One thing that never fails to amaze me, is how so much of the history in these old towns has been preserved. There are many examples in Schaffhausen where the old city walls have been integrated into the architecture of the town. Quite a few of the towers that used to make up part of the city wall are still in existence. It is not quite as fascinating of some of the old Roman and Greek ruins, but it is pretty close to me! One last bit of historical relevance, is that Schaffhausen holds the distinction of being one of 70 Swiss cities attacked by the Americans in World War II.
Attacked is honestly a little bit of poetic license. The Americans did bomb the town, but it was because the navigators were lost. They thought they were bombing a German city. An article I read while we were visiting, was that the air raid sirens had gone off so frequently the citizens ignored them. About 40 people were killed, and the US paid $40 million in apologies.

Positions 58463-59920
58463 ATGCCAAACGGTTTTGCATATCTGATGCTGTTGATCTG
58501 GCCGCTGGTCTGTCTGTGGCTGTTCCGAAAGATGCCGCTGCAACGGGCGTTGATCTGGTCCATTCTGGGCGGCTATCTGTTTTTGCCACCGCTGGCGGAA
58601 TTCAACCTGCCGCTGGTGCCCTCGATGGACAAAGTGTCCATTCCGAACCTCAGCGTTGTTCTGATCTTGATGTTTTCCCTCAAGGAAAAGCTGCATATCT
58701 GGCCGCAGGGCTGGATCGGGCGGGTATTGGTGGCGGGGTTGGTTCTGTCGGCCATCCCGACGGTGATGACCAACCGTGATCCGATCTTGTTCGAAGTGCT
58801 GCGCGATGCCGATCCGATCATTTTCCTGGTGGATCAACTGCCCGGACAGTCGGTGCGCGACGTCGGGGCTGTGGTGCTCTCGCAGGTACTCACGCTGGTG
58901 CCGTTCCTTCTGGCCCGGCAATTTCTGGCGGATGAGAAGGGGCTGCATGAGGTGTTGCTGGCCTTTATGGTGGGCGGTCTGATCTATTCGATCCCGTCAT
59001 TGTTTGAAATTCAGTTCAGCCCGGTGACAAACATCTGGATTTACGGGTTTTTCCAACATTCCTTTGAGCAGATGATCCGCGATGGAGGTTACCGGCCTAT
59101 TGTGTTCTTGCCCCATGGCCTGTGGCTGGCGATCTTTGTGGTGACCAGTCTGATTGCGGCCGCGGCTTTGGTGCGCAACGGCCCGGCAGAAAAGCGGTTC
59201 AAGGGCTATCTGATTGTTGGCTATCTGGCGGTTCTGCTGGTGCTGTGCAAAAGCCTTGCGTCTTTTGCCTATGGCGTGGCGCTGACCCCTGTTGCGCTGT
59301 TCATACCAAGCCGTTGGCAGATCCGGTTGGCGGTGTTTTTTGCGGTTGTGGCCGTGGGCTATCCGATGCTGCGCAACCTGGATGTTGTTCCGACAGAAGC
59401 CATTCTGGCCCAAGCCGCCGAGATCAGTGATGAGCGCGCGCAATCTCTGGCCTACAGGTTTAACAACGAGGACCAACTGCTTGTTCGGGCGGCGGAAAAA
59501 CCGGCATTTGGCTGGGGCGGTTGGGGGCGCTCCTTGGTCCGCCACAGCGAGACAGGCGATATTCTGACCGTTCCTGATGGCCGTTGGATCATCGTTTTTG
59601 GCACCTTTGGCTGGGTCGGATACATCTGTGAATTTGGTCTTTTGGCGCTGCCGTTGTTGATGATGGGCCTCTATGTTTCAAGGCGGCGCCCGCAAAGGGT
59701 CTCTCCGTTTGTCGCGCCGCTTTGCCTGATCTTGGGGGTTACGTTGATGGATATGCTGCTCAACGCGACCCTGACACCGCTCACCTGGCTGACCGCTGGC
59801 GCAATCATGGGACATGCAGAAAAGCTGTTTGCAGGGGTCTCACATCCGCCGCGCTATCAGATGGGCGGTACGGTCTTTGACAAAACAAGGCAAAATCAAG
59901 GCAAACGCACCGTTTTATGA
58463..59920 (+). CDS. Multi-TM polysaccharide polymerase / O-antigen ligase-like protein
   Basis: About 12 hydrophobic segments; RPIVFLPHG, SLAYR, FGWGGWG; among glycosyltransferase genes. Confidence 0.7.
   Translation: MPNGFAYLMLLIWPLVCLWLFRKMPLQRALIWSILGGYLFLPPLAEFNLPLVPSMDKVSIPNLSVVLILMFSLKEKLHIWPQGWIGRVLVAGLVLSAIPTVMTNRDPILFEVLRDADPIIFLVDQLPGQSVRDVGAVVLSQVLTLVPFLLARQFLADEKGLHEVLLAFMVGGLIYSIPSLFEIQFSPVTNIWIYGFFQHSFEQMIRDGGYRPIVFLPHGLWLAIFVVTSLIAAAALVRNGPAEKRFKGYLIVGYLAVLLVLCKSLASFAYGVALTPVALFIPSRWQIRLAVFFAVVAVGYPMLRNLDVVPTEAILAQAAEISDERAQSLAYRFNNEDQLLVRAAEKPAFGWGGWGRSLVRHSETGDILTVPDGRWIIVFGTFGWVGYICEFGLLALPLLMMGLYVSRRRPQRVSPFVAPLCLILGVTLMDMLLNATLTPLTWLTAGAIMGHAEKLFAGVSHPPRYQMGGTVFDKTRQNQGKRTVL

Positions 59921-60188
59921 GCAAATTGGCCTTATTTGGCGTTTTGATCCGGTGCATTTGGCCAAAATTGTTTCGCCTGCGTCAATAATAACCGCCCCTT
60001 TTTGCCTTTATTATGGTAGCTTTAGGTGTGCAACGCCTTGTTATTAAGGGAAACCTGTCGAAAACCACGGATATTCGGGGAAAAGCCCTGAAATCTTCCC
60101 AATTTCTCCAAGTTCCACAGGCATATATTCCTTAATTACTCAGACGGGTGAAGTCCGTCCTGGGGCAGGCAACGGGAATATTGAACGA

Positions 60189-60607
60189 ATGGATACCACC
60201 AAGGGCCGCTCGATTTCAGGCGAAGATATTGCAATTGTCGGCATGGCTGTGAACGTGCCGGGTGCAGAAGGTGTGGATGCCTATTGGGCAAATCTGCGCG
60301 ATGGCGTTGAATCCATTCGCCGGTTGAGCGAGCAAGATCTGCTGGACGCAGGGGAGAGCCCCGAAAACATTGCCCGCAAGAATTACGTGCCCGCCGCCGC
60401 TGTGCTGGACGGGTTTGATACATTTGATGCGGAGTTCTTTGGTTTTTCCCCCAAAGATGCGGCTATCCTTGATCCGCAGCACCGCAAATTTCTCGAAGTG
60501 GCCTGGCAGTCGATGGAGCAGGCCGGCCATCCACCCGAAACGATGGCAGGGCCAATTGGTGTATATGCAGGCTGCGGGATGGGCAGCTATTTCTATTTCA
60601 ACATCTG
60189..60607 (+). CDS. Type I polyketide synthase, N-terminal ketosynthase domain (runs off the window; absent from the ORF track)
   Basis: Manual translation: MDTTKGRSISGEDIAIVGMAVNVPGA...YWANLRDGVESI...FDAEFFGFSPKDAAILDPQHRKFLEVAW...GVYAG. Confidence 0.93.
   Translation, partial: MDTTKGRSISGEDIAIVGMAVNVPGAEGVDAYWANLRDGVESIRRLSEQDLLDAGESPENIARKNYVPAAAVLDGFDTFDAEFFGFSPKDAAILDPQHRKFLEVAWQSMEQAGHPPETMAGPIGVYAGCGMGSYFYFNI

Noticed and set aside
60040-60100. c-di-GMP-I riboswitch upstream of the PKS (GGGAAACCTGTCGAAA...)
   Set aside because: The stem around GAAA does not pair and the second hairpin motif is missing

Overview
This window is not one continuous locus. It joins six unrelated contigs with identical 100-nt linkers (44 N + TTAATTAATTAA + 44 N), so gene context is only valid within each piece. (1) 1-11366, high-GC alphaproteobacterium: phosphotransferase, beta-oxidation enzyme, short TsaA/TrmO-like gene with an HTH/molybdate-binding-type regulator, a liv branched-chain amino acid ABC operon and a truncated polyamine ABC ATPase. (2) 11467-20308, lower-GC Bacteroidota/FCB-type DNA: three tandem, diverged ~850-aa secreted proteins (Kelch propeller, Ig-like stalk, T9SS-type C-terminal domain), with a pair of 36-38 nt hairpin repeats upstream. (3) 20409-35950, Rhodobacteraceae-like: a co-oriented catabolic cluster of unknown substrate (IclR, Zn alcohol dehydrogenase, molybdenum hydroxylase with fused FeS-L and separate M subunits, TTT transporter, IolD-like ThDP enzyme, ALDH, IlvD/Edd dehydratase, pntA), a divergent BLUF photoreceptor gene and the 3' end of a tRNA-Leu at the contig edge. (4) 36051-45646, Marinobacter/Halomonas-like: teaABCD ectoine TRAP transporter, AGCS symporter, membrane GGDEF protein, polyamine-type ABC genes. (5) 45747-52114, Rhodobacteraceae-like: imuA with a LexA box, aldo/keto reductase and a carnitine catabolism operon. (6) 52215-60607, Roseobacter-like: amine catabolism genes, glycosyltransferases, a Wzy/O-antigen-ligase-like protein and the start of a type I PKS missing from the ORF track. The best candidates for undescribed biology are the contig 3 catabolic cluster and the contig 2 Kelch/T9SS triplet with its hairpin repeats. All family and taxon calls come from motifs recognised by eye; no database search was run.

One of the more interesting examples of architecture in town is Munot. (Another interesting tidbit, I have not ever seen it referred to as The Munot. I am not sure why.). Munot is a circular fortification built on one of the hills above the city. Standing at the wall, and you get a beautiful view of the Rhine, and of downtown. Julie and I actually made the trek up the hill a couple of times.
Munot was built in the mid 1500’s. The town leaders decided Schaffhausen needed more protection so they built the fort. Interesting enough even before it was finished the town realized it really wasn’t strong enough to handle the “modern” artillery. It was only used in battle once in 1799. The French had been chased out of Austria, and tried to hole up in Munot. After a very short battle, the French forces realized it was not going to hold so they abandoned the fort and escaped across the river. The tower on Munot is occupied. The Watchman lives there, and every evening at 9:00 PM rings the bell signifying that everything is secure. This bell ringing has gone on almost every night since 1589.